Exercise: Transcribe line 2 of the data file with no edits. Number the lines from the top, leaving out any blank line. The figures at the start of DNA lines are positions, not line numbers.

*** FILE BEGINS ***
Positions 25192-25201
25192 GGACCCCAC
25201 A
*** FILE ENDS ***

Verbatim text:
25192 GGACCCCAC